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Canadian English Links

Some external links about Canadian English:

  • Jack Chambers, a professor emeritus in the Linguistics Department at the University of Toronto, has created a survey of linguistic features traditionally characterizing the English of Canadians as well as a way to map retention or loss of these features. See this introduction to his website Dialect Topography.

  • The Language Samples Project at the University of Arizona offers audio samples and comparative descriptions of various English dialects. The history and phonology of Canadian English are well described on this website.

  • The Strathy Language Unit has been a partner in the revision and updating of the Dictionary of Canadianisms on Historical Principles (1967), centered at the English Department of the University of British Columbia.

  • The International Corpus of English (ICE) contains corpora from 20 varieties of English, including a corpus of Canadian English.  The corpora are freely available for non-commercial academic research and may be downloaded under license from the site.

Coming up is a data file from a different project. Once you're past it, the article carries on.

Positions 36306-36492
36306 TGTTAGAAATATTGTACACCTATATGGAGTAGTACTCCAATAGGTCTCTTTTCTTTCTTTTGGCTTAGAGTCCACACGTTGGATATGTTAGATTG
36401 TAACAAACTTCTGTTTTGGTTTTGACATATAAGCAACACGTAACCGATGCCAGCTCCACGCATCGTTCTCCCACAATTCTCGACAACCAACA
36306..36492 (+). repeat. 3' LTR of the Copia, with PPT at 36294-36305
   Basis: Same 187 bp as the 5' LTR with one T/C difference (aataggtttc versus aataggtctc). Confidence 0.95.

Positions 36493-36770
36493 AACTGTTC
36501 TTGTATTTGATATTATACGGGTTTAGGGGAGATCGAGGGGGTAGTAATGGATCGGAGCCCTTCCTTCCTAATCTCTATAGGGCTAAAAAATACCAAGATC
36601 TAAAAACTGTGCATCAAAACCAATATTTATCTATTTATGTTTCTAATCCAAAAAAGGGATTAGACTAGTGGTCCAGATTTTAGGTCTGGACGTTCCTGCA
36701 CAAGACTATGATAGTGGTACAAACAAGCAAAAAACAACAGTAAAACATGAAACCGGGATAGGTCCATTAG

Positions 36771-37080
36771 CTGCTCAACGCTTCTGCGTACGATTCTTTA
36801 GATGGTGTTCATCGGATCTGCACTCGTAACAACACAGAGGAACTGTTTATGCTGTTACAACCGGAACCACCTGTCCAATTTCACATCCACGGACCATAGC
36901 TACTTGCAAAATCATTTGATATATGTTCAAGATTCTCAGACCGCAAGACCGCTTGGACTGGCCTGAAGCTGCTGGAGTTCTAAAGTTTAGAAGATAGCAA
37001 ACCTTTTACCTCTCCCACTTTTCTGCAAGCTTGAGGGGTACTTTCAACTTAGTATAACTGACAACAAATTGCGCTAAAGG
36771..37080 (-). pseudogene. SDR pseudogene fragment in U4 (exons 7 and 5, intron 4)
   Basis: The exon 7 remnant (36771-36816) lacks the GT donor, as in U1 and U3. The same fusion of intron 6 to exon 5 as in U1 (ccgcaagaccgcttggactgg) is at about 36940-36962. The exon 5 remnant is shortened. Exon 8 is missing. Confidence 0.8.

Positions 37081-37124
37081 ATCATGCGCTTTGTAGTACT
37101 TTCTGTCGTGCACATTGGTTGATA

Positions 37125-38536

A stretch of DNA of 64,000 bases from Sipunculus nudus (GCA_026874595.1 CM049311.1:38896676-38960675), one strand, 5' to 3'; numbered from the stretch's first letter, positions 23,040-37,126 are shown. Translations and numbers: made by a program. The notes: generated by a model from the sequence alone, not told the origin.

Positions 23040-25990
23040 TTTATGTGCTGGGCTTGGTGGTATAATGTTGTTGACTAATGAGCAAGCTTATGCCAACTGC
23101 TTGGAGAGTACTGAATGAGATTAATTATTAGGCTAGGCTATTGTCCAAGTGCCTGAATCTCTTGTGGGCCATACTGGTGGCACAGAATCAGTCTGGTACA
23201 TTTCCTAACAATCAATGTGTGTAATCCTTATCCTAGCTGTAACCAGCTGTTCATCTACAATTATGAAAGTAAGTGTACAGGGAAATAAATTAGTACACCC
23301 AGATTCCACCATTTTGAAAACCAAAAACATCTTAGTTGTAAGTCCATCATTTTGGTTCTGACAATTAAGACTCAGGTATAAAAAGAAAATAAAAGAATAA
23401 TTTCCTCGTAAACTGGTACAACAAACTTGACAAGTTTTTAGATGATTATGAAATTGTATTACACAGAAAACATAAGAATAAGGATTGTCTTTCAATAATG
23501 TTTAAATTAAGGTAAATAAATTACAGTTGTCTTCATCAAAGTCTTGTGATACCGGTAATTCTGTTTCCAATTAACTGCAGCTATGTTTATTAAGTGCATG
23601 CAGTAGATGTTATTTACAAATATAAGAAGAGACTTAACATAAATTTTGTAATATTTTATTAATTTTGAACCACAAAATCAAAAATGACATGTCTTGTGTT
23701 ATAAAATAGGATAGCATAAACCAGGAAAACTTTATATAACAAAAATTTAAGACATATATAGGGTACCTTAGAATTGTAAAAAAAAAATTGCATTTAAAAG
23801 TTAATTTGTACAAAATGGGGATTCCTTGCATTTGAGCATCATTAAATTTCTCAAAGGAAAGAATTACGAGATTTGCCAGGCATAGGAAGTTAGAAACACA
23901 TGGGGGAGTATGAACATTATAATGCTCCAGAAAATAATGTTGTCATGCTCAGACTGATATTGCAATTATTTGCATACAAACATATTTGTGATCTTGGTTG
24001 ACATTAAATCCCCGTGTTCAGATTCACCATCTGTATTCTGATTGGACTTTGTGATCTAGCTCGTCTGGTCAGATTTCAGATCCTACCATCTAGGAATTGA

• The Dialect Atlas of Newfoundland Labrador is a new interactive online resource that displays the geographical distribution of features from the traditional English dialects in the province.

  • A wonderful source for information on lexical items in the Newfoundland variety of English is the 1982 Dictionary of Newfoundland English by G.M. Story, W.J. Kirwin, and J.D.A. Widdowson, now available on-line.  The dictionary, and the research materials that went into its creation, are discussed in a blog called Twig which is hosted by the English Language Research Centre at Memorial University. 
  • Wikipedia contains a continually evolving and somewhat disputed linguistic description of Canadian English.

    Kingston, Ontario, Canada. K7L 3N6. 613.533.2000